4. Bud White, ‘L.A. Confidential’ (1997)

Shea: Bud White checks off literally every box that we laid out at the start.

Is he cool-looking? Absolutely. No one has ever looked better as a 1950s cop, nor more intimidating.

Is he respected by most of the other cops in the precinct, but not explicitly liked by all of them, or even any of them? For sure. The wormy Ed Exley, bookish and rules-driven, refers to him early on as a “mindless thug,” as his reputation is that he just punches and pounds his way to arrests. (Of course, Exley changes his mind about all that as soon as he realizes that White has a pure and true heart made of love and diamonds.)

Does he have a vice of some sort? Yes. He super enjoys beating up men who beat up women.

Does he have some sort of backstory that has one or two jagged points to propel him forward? Yes. His mother was abused by his dad. That’s why he beats up the men who beat up the women.

Is he occasionally accused of “playing by your own rules”? About every 10 minutes.

Does he bend the rules every now and then, but only for the greater good? It’s practically written on his business cards, which are his fists, because actual business cards are for pussies. He spends nearly all of the movie wandering around in the gray area of the law (and, occasionally, the wrong side of it), but it always leads to something good, or something in the shape of good, anyway.

Is he making the best of a situation that he doesn’t want to be in? Yes. That’s exactly what happens after he realizes that he’s being used as a puppet by the crooked police captain.

Bud White is an unquestionable inclusion on this list.

3. Marge Gunderson, ‘Fargo’ (1996)

Jason: As comics writer Matt Fraction demonstrated, Marge Gunderson is the embodiment of goodness. She’s kind, fair, and unyieldingly virtuous without being overly preachy. And she solves the Lundegaard kidnap/murder case while super late into a pregnancy. I’ve never been pregnant, much less about to give birth, but that almost put Marge in her own category. I’m pretty sure every other cop on this list would just be at home if they were bowling-ball-big pregnant. Marge Gunderson is just good, folks. If you have to get arrested by one cop on this list, it’s Fargo’s Marge Gunderson.

2. Billy Costigan, ‘The Departed’ (2006)

Shea: Billy Costigan, the South Boston chameleon, is just about everything you could hope for in a movie cop. He’s smart, he’s strong, he’s capable, he’s tall, he looks handsome in baseball caps, etc. But do you know what the best thing about him is as a movie cop? He’s terrified of the spot he’s in (he’s an undercover cop working as a henchman in Frank Costello’s crime mob), which means that he is fundamentally a good person. But he never flinches. He never wavers. Mind you, Billy bucks at his bosses occasionally, but that’s what elite humans do. Even when he’s at his most frayed, his most anxious, he always finds his way back in line with the orders that come down to him.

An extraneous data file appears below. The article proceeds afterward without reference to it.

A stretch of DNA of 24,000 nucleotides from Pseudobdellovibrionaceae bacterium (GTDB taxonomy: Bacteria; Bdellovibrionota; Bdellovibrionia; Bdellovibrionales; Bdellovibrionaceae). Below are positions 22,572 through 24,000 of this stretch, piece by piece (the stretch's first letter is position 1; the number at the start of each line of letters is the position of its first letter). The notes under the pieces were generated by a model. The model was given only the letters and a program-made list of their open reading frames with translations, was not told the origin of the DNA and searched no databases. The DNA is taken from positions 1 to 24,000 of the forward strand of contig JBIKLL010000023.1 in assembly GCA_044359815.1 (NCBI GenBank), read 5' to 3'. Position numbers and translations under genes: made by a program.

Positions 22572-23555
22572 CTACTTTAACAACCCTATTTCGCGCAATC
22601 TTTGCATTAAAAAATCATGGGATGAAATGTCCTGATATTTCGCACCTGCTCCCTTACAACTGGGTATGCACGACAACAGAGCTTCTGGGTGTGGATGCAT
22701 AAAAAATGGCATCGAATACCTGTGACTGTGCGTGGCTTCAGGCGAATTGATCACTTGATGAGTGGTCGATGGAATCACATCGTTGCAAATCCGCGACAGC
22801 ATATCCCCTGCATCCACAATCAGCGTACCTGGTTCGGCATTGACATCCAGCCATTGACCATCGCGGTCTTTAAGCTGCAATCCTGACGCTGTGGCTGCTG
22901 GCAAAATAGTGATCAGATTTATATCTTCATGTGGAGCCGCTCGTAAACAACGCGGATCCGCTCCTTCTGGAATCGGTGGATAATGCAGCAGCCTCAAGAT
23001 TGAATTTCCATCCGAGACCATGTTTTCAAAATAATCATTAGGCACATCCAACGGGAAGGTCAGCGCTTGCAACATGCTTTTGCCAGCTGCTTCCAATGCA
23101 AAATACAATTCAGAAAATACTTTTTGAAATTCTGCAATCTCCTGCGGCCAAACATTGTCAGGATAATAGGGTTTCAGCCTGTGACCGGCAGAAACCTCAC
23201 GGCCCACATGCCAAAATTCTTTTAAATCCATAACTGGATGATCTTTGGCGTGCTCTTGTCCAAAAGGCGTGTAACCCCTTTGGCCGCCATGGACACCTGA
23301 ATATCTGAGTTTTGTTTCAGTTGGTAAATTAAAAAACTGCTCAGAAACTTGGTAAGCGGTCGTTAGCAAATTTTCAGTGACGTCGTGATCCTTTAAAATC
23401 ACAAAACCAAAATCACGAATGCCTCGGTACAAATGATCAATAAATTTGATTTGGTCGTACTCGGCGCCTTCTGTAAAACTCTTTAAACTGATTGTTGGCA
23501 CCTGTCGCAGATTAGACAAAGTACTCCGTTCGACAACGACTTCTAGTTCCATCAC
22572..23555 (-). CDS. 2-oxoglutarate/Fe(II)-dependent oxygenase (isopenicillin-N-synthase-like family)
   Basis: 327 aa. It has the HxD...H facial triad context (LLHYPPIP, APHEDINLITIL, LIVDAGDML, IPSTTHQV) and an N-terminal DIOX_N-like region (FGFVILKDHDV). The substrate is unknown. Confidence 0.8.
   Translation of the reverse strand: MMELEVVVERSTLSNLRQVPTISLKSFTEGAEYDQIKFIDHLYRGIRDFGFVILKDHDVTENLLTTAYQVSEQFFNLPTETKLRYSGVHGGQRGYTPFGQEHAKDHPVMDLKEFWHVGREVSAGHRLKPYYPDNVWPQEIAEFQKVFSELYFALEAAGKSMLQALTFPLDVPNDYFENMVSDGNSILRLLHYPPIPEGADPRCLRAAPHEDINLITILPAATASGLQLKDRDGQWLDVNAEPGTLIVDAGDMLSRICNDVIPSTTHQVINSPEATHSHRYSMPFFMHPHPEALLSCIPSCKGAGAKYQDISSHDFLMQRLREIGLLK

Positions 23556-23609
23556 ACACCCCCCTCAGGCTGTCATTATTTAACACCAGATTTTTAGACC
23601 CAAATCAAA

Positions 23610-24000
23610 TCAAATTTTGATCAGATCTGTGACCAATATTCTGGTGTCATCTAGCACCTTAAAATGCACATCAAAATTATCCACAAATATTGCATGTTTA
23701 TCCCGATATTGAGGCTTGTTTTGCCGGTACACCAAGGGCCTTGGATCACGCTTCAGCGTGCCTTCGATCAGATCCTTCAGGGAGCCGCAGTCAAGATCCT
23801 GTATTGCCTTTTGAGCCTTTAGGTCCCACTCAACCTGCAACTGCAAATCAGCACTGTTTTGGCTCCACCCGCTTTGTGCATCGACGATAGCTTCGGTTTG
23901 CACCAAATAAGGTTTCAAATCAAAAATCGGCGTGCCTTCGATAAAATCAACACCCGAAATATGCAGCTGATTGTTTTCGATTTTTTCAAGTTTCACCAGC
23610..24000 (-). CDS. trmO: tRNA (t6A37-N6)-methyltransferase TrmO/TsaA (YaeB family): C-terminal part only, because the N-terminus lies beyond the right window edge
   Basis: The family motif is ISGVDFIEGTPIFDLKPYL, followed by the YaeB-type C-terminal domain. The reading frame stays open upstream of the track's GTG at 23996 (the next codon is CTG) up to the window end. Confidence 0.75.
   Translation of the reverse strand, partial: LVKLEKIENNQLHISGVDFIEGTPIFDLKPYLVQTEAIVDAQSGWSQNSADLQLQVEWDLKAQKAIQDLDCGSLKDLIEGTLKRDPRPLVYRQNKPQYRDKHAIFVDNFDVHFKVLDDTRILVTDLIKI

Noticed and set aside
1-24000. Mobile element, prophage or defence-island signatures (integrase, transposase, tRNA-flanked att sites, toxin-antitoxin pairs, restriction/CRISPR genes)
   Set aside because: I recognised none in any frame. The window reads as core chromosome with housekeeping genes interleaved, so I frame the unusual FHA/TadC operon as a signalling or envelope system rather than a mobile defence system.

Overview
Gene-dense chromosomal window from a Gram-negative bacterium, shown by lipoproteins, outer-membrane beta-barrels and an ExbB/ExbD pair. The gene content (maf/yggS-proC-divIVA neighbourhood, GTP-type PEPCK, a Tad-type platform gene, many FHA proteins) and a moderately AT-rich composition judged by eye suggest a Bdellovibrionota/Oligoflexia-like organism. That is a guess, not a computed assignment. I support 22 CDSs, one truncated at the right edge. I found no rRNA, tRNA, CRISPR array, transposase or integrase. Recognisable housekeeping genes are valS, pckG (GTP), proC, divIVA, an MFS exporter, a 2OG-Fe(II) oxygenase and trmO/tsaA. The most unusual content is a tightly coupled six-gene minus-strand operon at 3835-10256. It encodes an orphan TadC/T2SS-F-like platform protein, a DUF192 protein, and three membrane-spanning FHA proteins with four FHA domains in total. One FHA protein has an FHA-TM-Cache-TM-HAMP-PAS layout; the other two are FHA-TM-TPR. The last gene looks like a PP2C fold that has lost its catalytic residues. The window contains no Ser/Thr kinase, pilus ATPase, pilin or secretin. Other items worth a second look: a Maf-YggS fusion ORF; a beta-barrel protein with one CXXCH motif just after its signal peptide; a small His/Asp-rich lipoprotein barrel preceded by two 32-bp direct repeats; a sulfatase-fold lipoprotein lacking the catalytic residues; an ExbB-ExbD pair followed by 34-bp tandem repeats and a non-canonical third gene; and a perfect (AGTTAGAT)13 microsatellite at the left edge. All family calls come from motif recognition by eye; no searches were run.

There’s a scene in The Departed when Billy is sitting in with his court-ordered therapist and she asks him how he feels. He goes through a spiel about having to exist in the criminal world, and he finishes it by saying, “You sit there with a mass murderer — a mass murderer. Your heart rate is jacked. Your hand … steady.” Then a moment of reflection. Then he finishes: “That’s one thing I figured out about myself in prison. My hand does not shake. Ever.” Billy chased his case until it killed him. His movements were always messy. They always had ragged edges. But I think that’s what actual heroism looks like.

(I just realized while I was writing this blurb right now that Leo DiCaprio starred in a movie where the title means “a particular dead person” and also later starred in a movie where the title means “a person who has returned, especially supposedly from the dead.” That’s neat.)

The Best, No. 1, Most Perfect, Most Influential, Most Important Movie Cop of the Past 30 Years: John McClane, ‘Die Hard’ (1988)

Jason: McClane created the archetype for the 20 years of pre-superhero action movie protagonists who followed: an everyman just trying to go about his day; knows his way around guns, but, it’s never about the guns; comedically resourceful, to the point of being dangerous with a roll of stickers; faces impossible odds armed mainly with cynicism; though an elite combatant, does not necessarily want to be in the position he’s in, which is why he’s the best person for the job; always has relationship problems.

Then there are the one-liners. “Yippee-ki-yay, motherfucker.” “Welcome to the party, pal.” “Come to the coast, we’ll get together, have a few laughs.” (I think of this once a day whenever I’m in L.A.)

I mess with Die Hard, I’m here for Die Hard 2, and the first act of Die Hard with a Vengeance is low-key among the best pre-cellphone, pre-gentrification New York City movies.

In the first three Die Hards, McClane took out faux Baader-Meinhof terror-thieves in an L.A. skyscraper, barefoot, over Christmas break; defeated a cadre of U.S. special-forces soldiers in the pay of a drug lord during a historic blizzard and also fought on the wing of an cargo plane; surfed on a torrent of crystal Upstate New York lake water through a still-unfinished tunnel under Manhattan; and he did it all while making it seem like those were things that anyone could do.

John McClane is a deserving no. 1.